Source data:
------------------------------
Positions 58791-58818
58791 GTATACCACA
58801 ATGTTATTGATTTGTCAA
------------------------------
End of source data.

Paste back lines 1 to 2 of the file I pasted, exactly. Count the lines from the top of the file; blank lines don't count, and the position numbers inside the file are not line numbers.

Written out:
Positions 58791-58818
58791 GTATACCACA